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You searched for: Publishing Institution The Strategic Studies Institute of the U.S. Army War College Remove constraint Publishing Institution: The Strategic Studies Institute of the U.S. Army War College Political Geography United States of America Remove constraint Political Geography: United States of America Publication Year within 5 Years Remove constraint Publication Year: within 5 Years Topic Governance Remove constraint Topic: Governance
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  • Author: Professor John F. Troxell
  • Publication Date: 09-2015
  • Content Type: Working Paper
  • Institution: The Strategic Studies Institute of the U.S. Army War College
  • Abstract: A recent editorial in The New York Times asked the question, “Who threatens America most?” It proceeded to compare recent pronouncements by incoming senior military leaders, the President, the FBI director, and finally the Director of National Intelligence. The major candidates included the usual nation states (Russia, North Korea, and China), a few nonstate terrorist organizations (ISIS and al-Qaeda), and a couple of unattributed capabilities (weapons of mass destruction and cyberattacks). The editorial concluded with the lament: “If officials cannot agree on what the most pressing threats are, how can they develop the right strategies and properly allocate resources?”1 Given the confusion and uncertainty generated by the current strategic environment, compounded by America’s resource-driven retrenchment, it is a fair question. However, I contend that we could pursue a more focused national strategy and do a better job of allocating resources if we focus on the opportunities as opposed to this wide array of threats. The opportunity that beckons is the increasingly interconnected global economy and the integral role played by the United States in both its institutional design and future evolution. A functioning, interconnected global economy will mitigate most, if not all, of the previously mentioned threats, whereas a fractured and disconnected global economy will exacerbate them.
  • Topic: Conflict Prevention, Security, Economics, Governance, Global Markets
  • Political Geography: Global Focus, United States of America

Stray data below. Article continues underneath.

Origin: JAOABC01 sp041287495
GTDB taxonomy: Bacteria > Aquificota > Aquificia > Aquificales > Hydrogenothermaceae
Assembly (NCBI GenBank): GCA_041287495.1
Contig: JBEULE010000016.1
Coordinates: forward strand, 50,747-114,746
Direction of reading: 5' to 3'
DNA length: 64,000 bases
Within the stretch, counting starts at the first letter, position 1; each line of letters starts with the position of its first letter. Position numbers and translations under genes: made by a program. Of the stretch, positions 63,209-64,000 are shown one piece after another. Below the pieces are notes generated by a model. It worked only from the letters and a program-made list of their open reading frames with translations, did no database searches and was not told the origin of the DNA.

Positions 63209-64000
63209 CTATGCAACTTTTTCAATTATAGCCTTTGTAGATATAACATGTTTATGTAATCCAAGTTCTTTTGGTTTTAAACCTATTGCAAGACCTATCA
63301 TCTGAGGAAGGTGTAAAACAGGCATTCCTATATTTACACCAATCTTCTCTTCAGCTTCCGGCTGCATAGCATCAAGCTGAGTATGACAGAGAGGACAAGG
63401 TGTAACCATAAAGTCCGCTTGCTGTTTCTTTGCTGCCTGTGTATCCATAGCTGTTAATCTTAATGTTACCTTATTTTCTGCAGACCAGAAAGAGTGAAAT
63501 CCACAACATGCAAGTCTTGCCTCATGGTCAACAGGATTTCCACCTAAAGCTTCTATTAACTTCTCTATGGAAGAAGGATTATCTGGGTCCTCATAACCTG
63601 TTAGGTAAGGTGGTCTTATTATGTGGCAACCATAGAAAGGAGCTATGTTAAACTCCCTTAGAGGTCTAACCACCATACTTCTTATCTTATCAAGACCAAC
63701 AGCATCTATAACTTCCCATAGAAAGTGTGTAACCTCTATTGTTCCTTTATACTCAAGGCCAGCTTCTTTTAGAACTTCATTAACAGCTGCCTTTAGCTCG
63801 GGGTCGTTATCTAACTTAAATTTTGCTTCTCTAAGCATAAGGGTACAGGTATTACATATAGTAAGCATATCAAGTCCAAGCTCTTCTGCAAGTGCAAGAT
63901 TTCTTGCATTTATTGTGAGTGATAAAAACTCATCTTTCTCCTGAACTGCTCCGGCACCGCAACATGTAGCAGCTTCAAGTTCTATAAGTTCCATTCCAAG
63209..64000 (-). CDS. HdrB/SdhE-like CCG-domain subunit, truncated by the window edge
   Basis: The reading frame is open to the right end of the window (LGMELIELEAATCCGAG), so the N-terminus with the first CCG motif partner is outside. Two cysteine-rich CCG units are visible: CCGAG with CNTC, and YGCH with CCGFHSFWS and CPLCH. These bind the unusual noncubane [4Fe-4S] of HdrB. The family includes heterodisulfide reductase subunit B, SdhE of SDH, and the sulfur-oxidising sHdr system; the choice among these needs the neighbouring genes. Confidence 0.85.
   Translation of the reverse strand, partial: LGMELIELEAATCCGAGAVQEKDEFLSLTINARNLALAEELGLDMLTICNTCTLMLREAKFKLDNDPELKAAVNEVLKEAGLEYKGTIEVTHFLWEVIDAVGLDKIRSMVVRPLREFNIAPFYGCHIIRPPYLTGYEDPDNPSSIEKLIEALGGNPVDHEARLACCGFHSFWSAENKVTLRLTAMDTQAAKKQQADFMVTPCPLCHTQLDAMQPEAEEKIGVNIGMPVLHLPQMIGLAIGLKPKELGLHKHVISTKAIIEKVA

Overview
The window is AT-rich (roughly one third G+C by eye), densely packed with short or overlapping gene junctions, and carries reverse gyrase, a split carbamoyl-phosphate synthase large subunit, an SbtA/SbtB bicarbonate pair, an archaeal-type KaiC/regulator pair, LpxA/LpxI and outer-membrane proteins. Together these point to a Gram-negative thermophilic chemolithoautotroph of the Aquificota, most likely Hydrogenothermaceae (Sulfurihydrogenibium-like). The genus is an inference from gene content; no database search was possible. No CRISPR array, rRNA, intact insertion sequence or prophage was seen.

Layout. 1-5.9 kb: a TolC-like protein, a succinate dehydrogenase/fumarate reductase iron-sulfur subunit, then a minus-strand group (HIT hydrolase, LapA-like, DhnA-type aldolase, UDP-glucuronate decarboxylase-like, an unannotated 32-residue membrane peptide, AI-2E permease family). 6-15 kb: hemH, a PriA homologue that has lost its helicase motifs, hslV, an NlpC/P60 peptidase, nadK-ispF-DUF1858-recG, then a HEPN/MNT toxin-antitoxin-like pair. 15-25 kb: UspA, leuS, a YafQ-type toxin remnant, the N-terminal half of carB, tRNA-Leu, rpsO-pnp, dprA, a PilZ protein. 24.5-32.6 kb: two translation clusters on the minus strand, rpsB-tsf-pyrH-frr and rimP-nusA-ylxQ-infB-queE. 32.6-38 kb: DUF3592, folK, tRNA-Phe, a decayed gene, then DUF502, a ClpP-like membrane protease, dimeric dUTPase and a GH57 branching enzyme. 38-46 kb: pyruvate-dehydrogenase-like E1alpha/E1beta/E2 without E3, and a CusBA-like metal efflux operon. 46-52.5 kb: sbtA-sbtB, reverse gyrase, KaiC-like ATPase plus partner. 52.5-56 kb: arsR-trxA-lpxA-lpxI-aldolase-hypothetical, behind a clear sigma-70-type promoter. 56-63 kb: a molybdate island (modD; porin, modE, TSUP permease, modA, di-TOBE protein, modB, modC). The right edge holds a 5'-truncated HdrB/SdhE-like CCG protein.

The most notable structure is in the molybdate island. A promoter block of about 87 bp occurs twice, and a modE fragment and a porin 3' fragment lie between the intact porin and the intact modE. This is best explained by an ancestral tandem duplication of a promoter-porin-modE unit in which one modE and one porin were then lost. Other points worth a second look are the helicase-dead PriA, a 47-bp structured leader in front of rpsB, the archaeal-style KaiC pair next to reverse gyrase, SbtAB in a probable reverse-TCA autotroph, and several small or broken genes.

• Author: Dr. Joseph R. Cerami
  • Publication Date: 09-2015
  • Content Type: Working Paper
  • Institution: The Strategic Studies Institute of the U.S. Army War College
  • Abstract: The main focus of this monograph is to synthesize the top research on leadership and leader development and to highlight the needs for developing individuals committed to careers of service across the public, private, and nonprofit sectors. The foundation for the research is based on ideas drawn from leadership and management literature, government doctrine and reports, think tank studies, and case studies. The Army has long sought to be innovative in its leader development. Most recently, the Army’s Human Development White Paper supports TRADOC Pamphlet 5250301, The U.S. Army Operating Concept, “Win in a Complex World” document (2014), by emphasizing the Army’s desire to become the nation’s leader in “human development.” In short, the Army Operating Concept requires that emerging leaders must understand the political-social-military environmental context, the defense-diplomatic-development (the 3-Ds) policies of the U.S. Government, and their roles as emerging leaders and followers in a variety of operational settings. Collaboration, not just within the Army, but across government agencies will be crucial to success in this complex operating environment.
  • Topic: Development, Human Welfare, Military Strategy, Power Politics, Governance, Military Affairs
  • Political Geography: United States of America
  • Author: Dr. Sue McNeil, Ryan Burke
  • Publication Date: 04-2015
  • Content Type: Working Paper
  • Institution: The Strategic Studies Institute of the U.S. Army War College
  • Abstract: The 2013-14 Army War College Key Strategic Issues List stated: “If Hurricane Sandy is seen as an archetype of a complex catastrophe, then a careful analysis of the effectiveness of the DoD response within the context of dual status commanders [DSCs], lead federal agencies, and state response capabilities needs to be conducted.” This monograph does exactly that as it carefully and comprehensively analyzes the DSC-led military response to Hurricane Sandy in New York. Through this lens, it illustrates and discusses the perspectives of the DSC construct and offers recommendations for leveraging existing capabilities and improving those deemed insufficient. Using a case study approach, this analysis addresses notable issues of constitutionality, legality, policy, financial considerations, and even politics, all uniquely situated between individual states’ interests and those of the federal government. To provide military and defense officials with a greater understanding of the benefits and limitations of the DSC arrangement during a no-notice/limited-notice incident, this monograph offers objective and systematic documentation of the Sandy response. It concludes by offering a series of actionable recommendations aimed at improving operational decision-making, policy, and legislation specifically related to DSCs during no-notice/limited-notice incidents.
  • Topic: Human Welfare, Natural Disasters, Governance, Military Affairs
  • Political Geography: United States of America